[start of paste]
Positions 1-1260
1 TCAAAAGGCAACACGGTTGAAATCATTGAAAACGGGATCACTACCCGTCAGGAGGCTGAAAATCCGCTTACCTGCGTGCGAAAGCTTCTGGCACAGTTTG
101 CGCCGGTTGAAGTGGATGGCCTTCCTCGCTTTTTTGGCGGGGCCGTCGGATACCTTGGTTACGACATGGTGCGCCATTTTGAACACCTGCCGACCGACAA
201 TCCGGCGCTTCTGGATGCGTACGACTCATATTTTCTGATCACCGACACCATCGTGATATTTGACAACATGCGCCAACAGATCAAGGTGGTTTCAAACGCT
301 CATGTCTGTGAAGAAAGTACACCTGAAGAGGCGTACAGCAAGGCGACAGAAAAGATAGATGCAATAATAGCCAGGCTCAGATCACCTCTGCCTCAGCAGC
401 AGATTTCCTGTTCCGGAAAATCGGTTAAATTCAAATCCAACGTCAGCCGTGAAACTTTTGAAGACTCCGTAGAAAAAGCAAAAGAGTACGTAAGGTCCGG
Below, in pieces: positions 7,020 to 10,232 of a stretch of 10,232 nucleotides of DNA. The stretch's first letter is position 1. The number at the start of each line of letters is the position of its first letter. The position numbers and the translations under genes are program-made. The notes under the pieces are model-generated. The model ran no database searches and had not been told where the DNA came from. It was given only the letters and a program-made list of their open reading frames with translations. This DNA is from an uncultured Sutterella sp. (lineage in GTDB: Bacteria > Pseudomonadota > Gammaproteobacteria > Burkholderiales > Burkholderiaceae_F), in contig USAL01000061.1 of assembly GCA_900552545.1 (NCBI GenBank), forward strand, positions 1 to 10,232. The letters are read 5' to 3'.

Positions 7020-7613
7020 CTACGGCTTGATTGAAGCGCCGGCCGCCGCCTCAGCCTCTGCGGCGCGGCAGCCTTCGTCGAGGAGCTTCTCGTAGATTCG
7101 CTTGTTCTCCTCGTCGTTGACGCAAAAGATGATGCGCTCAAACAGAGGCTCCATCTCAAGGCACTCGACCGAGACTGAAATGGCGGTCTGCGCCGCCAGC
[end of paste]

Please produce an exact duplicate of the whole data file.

Positions 1-1260
1 TCAAAAGGCAACACGGTTGAAATCATTGAAAACGGGATCACTACCCGTCAGGAGGCTGAAAATCCGCTTACCTGCGTGCGAAAGCTTCTGGCACAGTTTG
101 CGCCGGTTGAAGTGGATGGCCTTCCTCGCTTTTTTGGCGGGGCCGTCGGATACCTTGGTTACGACATGGTGCGCCATTTTGAACACCTGCCGACCGACAA
201 TCCGGCGCTTCTGGATGCGTACGACTCATATTTTCTGATCACCGACACCATCGTGATATTTGACAACATGCGCCAACAGATCAAGGTGGTTTCAAACGCT
301 CATGTCTGTGAAGAAAGTACACCTGAAGAGGCGTACAGCAAGGCGACAGAAAAGATAGATGCAATAATAGCCAGGCTCAGATCACCTCTGCCTCAGCAGC
401 AGATTTCCTGTTCCGGAAAATCGGTTAAATTCAAATCCAACGTCAGCCGTGAAACTTTTGAAGACTCCGTAGAAAAAGCAAAAGAGTACGTAAGGTCCGG
Below, in pieces: positions 7,020 to 10,232 of a stretch of 10,232 nucleotides of DNA. The stretch's first letter is position 1. The number at the start of each line of letters is the position of its first letter. The position numbers and the translations under genes are program-made. The notes under the pieces are model-generated. The model ran no database searches and had not been told where the DNA came from. It was given only the letters and a program-made list of their open reading frames with translations. This DNA is from an uncultured Sutterella sp. (lineage in GTDB: Bacteria > Pseudomonadota > Gammaproteobacteria > Burkholderiales > Burkholderiaceae_F), in contig USAL01000061.1 of assembly GCA_900552545.1 (NCBI GenBank), forward strand, positions 1 to 10,232. The letters are read 5' to 3'.

Positions 7020-7613
7020 CTACGGCTTGATTGAAGCGCCGGCCGCCGCCTCAGCCTCTGCGGCGCGGCAGCCTTCGTCGAGGAGCTTCTCGTAGATTCG
7101 CTTGTTCTCCTCGTCGTTGACGCAAAAGATGATGCGCTCAAACAGAGGCTCCATCTCAAGGCACTCGACCGAGACTGAAATGGCGGTCTGCGCCGCCAGC